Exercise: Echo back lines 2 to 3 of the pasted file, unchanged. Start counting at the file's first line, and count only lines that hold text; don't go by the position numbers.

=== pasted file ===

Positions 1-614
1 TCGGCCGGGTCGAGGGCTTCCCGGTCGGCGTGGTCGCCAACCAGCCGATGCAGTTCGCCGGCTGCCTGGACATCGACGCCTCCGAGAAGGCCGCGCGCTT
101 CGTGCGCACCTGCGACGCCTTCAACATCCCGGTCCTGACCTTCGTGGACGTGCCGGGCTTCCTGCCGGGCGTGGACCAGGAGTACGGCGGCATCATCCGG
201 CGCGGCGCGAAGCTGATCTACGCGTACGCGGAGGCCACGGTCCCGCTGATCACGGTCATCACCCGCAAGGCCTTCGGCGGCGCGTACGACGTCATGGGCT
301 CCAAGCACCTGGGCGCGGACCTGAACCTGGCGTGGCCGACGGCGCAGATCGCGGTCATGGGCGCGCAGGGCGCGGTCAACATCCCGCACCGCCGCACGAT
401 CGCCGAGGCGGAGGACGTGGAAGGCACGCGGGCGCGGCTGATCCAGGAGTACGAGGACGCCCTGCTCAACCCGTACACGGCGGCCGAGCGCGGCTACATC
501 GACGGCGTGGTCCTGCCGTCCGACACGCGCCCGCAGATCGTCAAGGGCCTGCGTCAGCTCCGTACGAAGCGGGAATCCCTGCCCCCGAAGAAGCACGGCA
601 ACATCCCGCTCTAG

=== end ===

1 TCGGCCGGGTCGAGGGCTTCCCGGTCGGCGTGGTCGCCAACCAGCCGATGCAGTTCGCCGGCTGCCTGGACATCGACGCCTCCGAGAAGGCCGCGCGCTT
101 CGTGCGCACCTGCGACGCCTTCAACATCCCGGTCCTGACCTTCGTGGACGTGCCGGGCTTCCTGCCGGGCGTGGACCAGGAGTACGGCGGCATCATCCGG